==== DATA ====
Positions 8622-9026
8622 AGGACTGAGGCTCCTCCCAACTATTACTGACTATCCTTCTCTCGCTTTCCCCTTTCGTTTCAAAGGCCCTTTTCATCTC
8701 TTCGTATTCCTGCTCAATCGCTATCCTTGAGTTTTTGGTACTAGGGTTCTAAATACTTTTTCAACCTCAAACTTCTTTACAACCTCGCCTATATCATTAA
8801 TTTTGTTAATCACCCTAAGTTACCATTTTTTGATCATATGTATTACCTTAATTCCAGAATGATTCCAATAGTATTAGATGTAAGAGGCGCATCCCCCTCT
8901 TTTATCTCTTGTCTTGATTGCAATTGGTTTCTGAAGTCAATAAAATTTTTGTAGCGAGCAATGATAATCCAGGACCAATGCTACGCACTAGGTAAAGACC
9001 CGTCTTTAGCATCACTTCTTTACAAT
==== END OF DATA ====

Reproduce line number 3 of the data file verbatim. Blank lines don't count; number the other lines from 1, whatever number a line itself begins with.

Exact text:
8701 TTCGTATTCCTGCTCAATCGCTATCCTTGAGTTTTTGGTACTAGGGTTCTAAATACTTTTTCAACCTCAAACTTCTTTACAACCTCGCCTATATCATTAA